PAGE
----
It’s clear that your choice of training methods can have an instant impact on your dog’s stress level, but how about the long term effects?
Long Term Effects
To find out if their training styles had lasting effects, the team studied 79 of the dogs’ reaction to a food reward. First, they trained each dog to associate one side of a room with a tasty sausage treat. If the bowl was present on that side of the room, it would contain a sausage. Each bowl on the other side of the room would always be empty.
They then placed an empty bowl in different positions between the two extremes and measured how quickly each dog would approach the new bowl.
Researchers separated the two types of dogs by listing them as either pessimistic or optimistic. The optimistic dogs had reward style training while the pessimistic dogs received mild punishment during their training. The researchers explained these two variants as glass half full vs glass half empty types of personalities.
An “optimistic” dog would eagerly approach the bowl hoping to find a delicious sausage, while the “pessimistic” dog would approach the bowl slowly and seem a bit more uneasy.
The pessimistic dogs also happened to be associated with separation anxiety and multiple behavioral problems. The more severe the punishment-based training they received, the more drastic the results.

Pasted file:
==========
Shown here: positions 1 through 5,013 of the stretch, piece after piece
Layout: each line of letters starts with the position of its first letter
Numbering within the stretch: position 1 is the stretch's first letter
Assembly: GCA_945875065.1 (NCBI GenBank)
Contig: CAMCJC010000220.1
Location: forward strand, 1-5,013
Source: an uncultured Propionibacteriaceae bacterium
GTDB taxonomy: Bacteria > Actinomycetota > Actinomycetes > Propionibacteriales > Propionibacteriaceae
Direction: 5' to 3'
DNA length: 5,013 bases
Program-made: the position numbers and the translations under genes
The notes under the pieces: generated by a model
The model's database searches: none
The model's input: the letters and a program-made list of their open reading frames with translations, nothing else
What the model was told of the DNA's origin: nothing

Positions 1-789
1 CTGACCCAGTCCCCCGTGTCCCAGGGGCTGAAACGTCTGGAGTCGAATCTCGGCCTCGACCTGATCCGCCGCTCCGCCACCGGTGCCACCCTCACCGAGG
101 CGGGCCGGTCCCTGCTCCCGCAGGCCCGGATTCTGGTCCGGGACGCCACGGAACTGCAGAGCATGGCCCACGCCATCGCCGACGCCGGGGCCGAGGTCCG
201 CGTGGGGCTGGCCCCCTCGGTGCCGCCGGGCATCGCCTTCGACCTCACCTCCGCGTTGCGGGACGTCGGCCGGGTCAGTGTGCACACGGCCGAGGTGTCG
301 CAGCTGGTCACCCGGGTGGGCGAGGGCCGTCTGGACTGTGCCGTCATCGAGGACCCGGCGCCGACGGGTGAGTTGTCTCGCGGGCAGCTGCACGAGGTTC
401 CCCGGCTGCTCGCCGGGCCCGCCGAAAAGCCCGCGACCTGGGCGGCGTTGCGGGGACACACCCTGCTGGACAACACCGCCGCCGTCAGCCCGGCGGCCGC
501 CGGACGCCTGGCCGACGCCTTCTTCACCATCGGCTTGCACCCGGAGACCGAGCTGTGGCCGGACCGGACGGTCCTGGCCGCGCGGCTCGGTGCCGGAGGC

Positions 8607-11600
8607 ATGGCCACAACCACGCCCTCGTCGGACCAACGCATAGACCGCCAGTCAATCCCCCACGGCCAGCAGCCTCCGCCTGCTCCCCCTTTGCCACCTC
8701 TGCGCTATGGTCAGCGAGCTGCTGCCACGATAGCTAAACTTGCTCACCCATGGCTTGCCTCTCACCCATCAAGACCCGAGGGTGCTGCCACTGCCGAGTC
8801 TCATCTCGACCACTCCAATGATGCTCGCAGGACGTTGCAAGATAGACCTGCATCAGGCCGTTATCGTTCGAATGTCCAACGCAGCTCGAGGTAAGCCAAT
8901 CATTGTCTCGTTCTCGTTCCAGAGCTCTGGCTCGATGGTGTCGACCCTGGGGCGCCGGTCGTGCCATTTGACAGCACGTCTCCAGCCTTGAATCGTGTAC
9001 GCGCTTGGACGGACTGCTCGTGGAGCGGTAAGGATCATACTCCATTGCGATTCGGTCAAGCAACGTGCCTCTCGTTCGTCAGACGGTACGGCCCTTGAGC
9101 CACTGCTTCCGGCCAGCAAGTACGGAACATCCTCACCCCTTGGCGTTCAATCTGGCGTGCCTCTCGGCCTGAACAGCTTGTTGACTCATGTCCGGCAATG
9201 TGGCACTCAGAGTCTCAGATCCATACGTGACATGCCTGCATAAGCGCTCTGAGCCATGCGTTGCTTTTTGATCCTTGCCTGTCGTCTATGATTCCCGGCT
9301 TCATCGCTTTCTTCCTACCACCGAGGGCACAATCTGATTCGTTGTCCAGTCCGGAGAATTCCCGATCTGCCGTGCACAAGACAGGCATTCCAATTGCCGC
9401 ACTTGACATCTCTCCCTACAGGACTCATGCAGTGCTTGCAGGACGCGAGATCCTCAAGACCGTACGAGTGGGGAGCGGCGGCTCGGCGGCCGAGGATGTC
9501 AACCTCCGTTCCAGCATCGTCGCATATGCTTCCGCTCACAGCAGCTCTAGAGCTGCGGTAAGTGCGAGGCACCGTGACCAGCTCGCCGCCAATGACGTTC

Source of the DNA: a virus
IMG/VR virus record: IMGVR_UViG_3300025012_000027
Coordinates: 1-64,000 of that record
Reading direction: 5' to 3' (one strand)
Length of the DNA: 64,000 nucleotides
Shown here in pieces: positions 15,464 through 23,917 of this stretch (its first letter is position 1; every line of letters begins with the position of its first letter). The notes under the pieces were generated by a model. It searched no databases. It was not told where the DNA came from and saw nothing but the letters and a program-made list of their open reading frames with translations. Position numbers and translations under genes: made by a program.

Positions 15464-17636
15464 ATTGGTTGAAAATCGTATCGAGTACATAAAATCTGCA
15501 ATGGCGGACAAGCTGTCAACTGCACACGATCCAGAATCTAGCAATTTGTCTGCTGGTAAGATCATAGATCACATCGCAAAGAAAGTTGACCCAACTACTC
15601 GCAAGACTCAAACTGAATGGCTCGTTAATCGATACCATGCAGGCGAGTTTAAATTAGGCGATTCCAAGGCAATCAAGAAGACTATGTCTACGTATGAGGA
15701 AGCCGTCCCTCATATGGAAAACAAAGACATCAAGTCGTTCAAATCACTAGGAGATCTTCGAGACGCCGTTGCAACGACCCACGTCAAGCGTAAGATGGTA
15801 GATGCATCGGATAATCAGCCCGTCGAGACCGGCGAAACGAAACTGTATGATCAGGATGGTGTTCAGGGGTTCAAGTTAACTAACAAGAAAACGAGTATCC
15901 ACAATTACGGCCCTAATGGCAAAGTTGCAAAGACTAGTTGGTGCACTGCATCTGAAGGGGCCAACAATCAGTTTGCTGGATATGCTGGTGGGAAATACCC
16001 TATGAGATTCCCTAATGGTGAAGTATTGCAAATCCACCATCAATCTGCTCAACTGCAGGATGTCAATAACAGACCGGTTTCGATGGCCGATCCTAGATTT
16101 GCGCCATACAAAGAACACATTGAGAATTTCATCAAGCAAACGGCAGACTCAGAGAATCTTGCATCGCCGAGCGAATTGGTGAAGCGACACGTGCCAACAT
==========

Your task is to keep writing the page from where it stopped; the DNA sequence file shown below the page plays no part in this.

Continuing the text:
This study proves that our style of dog training can have lasting impacts on our furry friends. Though the effectiveness of training style were not addressed, nor which option is “better”, it’s clear that the lasting impact on a dog is quite sad.
“Critically, our study points to the fact that the welfare of companion dogs trained with aversive-based methods appears to be at risk.” – Researchers
Some studies have even shown that reward style training may help our dogs better understand their training process versus just being fearful of an action. No matter which method you choose to abide by, it’s now clear that reward training is much better for your dog’s happiness and mental health.
Reward style training is also thought to be more effective in the sense of instilling obedience in every situation. In fear-based training, dogs often associate one pet parent or person with fear of possible punishment. By using this training method, your dog may not follow commands in situations that don’t involve you.
By using reward style training, every person with a command brings the possibility of a reward!
As pet parents, it’s up to us to provide a life filled with love and comfort for our furry friends. By focusing on reward style training, we can help our dogs understand the basics of obedience training without the fear and stress that can come along with punishment style methods.
Though our dogs can come with their own set of frustrating quirks, they can be addressed in a kind and fear-free way. The next time you have the urge to yell at your furry BFF, remember that their happiness and comfort lays in your hands.
The post New Studies Show That Yelling At Your Dog Can Have Heartbreaking Effects appeared first on iHeartDogs.com.